We’re not just talking about being barraged by data (that’s the least of our worries). We’re talking about being conditioned to think in hopscotch patterns; to follow any whim or periphery that offers itself, even if that means abandoning the main line; to absorb content that scrolls endlessly, outside of context and boundaries. This isn’t like television.

Television relies on our passivity, our willingness to digest content for huge chunks of time. It’s a narcotic. The internet, by analogy, is cocaine: a drug that revs up cravings while reducing attention spans — we want more and more and more, we follow disjointed quirks of thought, skip and hop around cyberspace with no apparent design save that of satisfying our own self-interested agendas, maniacally tweeting, facebooking, emailing, hungering after updates.

Can the internet be used safely and sanely and in moderation? Of course. But is this how most people will use it? Probably not, and it’s for those people that we must think hard about how the internet works. Further, even when used “responsibly,” the internet has serious effects on cognition, perception and attention. Whether or not this effects are calamitous remains to be seen.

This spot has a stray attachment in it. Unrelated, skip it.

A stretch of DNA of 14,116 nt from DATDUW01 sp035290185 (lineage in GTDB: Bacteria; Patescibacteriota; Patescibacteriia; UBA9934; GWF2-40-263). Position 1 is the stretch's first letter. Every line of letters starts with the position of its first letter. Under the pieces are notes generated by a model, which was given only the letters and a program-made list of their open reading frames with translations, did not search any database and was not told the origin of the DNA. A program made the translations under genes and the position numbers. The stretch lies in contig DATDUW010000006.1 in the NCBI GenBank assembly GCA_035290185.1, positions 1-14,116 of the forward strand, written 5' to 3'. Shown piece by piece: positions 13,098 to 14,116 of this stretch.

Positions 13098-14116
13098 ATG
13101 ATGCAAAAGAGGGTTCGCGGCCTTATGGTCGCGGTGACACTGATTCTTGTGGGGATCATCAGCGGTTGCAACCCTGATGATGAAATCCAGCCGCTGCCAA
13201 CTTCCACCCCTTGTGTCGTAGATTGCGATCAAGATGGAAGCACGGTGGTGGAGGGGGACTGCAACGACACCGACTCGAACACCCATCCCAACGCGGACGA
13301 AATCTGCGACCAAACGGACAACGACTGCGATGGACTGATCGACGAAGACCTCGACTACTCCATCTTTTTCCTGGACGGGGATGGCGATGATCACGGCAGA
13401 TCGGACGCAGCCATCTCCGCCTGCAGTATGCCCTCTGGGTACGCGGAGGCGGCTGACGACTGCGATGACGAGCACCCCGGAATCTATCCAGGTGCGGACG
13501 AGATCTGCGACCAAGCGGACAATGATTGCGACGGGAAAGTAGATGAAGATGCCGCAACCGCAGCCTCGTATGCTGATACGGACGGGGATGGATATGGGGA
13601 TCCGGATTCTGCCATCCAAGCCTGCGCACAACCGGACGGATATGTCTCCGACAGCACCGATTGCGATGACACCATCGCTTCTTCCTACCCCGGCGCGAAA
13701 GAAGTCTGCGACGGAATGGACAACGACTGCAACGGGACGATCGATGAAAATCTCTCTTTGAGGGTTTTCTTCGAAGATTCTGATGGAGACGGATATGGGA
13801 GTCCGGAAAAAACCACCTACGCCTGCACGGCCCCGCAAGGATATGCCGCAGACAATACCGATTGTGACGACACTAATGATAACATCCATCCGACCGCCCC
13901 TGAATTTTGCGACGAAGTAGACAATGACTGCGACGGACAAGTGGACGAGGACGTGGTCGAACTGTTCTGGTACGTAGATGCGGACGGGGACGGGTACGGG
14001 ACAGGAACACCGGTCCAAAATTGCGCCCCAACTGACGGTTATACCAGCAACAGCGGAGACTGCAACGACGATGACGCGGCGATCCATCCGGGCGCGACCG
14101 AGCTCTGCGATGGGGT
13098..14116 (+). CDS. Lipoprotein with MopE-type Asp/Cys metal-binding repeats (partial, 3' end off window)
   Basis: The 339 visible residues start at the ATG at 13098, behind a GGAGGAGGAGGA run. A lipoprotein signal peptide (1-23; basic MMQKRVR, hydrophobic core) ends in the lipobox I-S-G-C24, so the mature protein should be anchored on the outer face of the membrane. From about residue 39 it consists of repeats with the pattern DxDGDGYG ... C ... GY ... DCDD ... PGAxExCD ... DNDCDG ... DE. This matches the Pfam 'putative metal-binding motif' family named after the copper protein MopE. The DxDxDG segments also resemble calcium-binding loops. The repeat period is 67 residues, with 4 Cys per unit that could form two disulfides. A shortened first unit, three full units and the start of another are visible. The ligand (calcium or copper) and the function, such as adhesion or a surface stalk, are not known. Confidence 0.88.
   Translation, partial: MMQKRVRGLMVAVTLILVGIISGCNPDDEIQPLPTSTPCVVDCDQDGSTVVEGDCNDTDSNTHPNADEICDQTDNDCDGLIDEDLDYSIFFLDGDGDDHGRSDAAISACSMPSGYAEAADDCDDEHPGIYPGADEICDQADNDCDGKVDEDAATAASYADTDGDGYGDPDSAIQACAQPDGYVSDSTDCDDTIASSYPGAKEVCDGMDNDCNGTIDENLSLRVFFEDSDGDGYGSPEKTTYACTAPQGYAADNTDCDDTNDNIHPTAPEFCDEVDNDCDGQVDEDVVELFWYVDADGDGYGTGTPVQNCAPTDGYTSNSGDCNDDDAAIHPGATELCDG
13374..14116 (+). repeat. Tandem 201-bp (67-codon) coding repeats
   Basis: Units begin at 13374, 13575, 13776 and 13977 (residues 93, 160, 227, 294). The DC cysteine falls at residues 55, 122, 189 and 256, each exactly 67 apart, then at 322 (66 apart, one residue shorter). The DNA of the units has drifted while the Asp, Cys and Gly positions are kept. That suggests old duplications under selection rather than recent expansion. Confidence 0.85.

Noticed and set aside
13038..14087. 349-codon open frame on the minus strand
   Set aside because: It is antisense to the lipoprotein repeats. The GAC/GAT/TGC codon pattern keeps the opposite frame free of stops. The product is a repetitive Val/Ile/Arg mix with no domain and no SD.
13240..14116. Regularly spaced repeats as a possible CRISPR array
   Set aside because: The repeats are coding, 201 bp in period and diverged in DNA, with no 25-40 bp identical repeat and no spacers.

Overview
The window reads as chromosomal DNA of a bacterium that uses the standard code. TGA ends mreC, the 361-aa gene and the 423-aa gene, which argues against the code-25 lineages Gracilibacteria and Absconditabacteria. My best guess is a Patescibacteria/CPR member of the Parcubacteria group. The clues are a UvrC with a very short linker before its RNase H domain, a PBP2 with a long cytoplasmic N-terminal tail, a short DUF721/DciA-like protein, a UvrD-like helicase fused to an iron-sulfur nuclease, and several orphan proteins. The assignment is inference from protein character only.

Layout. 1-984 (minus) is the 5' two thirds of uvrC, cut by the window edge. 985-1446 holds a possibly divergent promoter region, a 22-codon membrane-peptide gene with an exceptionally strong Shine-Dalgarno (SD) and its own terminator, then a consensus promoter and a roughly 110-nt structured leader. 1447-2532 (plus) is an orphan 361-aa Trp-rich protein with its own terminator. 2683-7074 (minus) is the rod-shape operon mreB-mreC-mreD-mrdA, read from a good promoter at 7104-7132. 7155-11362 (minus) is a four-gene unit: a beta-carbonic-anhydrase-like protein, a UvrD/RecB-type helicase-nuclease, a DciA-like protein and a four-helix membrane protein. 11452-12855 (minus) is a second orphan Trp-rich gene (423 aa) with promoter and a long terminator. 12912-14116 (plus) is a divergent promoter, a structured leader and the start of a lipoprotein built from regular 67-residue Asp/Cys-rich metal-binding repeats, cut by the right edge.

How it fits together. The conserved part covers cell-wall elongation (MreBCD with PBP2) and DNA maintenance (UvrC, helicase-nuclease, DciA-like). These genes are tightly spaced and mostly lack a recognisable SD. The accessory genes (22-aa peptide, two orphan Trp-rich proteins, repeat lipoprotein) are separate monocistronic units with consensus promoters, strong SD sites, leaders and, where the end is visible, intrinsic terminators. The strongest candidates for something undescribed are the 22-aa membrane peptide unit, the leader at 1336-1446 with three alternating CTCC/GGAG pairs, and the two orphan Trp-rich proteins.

Though not a perfect book, The Shallows is interesting and, I think, well worth reading. I didn’t find it as reactionary and alarmist you seem to. To be fair, though, I was definitely predisposed to agree with his basic argument — I’m a bibliophile who spends hours on book blogs yet struggles to keep up with my ever-rising pile of actual books.

Scott, I pretty much agree with you (except that I just do have trouble reading things online, which may be more that I’m reading them at work, so I print the articles up to read them usually), but what I think is the major problem is the difficulty of figuring out how to use the technology offered in a way other than the rat pushing buttons for pleasure. The Internet shifts and changes so quickly, much more so than previous cultural/technological changes (I think), that it’s incredibly difficult to figure out the best way to utilize what is being offered before it shifts again. Each time the online world becomes quicker, more bite-sized, abstracted, people who want to use it well are forced to develop new habits, and I think it’s much, much easier to just push the button and get the reward.